It was last night when I was catching up on Supergirl that a little sisterly advice hit me that freshly out of the closet Alex Danvers gave her sister Kara (Supergirl):

Look… sometimes, you know, in our life, when one part is really confusing, we will pour way more attention than necessary into another.

I started running for very good reasons that still hold. It was to improve mental and physical health. It is still the single best tool I have in my toolkit to maintain mental and physical health and stability and I can’t ever see myself stopping. However, I have poured a lot into it. Challenges are really effective to have in front of you to stay motivated. But at what point do you become obsessed with it to the point that you are avoiding something else? I went from at most running one marathon a year, and last year that was enough. This year I am not only running two marathons, but running 2017 miles which is about 700 more than the previous year, and I want to train to get a Boston Qualifying time which would shave about 5% off of my finishing time this past May. Have I crossed the tipping point where running has gone from healthy activity to obsession I am using to avoid something? I might be there.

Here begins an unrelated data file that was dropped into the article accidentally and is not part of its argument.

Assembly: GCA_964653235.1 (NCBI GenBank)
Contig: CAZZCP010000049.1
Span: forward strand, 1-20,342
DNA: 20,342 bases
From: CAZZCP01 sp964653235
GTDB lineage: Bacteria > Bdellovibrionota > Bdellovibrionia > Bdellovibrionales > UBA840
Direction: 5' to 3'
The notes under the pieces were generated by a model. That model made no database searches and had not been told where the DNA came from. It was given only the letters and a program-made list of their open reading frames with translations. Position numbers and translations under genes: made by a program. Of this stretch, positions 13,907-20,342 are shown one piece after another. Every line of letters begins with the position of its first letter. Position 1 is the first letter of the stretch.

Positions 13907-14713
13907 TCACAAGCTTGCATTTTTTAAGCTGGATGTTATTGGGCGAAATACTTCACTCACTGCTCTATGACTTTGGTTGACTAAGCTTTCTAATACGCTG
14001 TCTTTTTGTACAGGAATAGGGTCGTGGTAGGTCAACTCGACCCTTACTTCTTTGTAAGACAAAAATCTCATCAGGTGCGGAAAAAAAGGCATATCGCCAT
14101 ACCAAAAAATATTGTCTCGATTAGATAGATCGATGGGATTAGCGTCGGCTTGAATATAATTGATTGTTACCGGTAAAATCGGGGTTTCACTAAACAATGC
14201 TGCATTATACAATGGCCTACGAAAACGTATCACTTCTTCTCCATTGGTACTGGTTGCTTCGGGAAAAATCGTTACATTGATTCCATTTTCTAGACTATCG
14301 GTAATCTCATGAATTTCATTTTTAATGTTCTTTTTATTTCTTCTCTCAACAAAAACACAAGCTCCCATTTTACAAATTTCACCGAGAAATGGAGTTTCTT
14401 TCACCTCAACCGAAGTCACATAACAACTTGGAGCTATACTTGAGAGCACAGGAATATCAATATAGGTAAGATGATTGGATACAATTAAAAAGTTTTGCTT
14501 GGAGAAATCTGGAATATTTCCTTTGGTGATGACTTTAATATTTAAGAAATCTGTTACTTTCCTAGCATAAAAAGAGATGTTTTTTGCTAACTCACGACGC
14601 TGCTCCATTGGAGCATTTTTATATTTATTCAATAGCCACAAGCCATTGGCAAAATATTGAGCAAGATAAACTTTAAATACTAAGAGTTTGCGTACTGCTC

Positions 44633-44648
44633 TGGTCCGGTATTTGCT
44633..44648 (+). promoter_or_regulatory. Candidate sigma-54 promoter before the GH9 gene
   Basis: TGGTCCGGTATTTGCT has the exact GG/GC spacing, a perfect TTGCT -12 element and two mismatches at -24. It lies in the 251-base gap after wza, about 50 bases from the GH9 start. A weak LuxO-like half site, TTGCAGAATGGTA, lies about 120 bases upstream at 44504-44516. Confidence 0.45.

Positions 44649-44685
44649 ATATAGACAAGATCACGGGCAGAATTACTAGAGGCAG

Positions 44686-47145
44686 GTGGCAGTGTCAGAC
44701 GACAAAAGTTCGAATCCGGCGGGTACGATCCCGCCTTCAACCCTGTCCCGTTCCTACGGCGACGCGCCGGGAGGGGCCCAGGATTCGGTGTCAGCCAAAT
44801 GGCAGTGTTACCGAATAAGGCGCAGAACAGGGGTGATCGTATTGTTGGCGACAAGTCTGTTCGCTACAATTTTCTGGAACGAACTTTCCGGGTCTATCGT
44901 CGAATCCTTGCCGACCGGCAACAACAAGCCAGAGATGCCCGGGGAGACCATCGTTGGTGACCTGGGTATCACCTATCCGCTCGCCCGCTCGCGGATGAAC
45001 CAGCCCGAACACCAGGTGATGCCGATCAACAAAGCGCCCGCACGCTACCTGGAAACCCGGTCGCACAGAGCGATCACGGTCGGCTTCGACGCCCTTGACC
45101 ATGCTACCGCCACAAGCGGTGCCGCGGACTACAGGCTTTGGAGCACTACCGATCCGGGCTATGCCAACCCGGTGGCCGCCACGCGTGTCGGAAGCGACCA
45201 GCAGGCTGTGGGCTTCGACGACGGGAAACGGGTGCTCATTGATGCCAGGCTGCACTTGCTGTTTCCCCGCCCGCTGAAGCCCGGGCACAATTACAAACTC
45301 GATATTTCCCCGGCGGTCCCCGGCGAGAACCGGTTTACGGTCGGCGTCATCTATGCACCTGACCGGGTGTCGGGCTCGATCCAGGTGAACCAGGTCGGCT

I have struggled with my identity as an academic and as a professional since finishing my dissertation in 2013. For a very long time, my religious identity as a person of faith was my central obsession academically, emotionally, and socially. At the time I gave that up, a story I have not yet fully told, running filled the void. I traded one preoccupation with another. But my life as an academic sat hollow. If faith is no longer what I want to be doing, what should I be doing?

I have this theory that confidence in what we do is not something we are born with, but something we learn over time. As we become more competent in something we become more confident in our abilities and that alone builds our desire and drive to do it more. So, if I could just find out what I should be doing and become more competent in it, then I would resolve my confusion.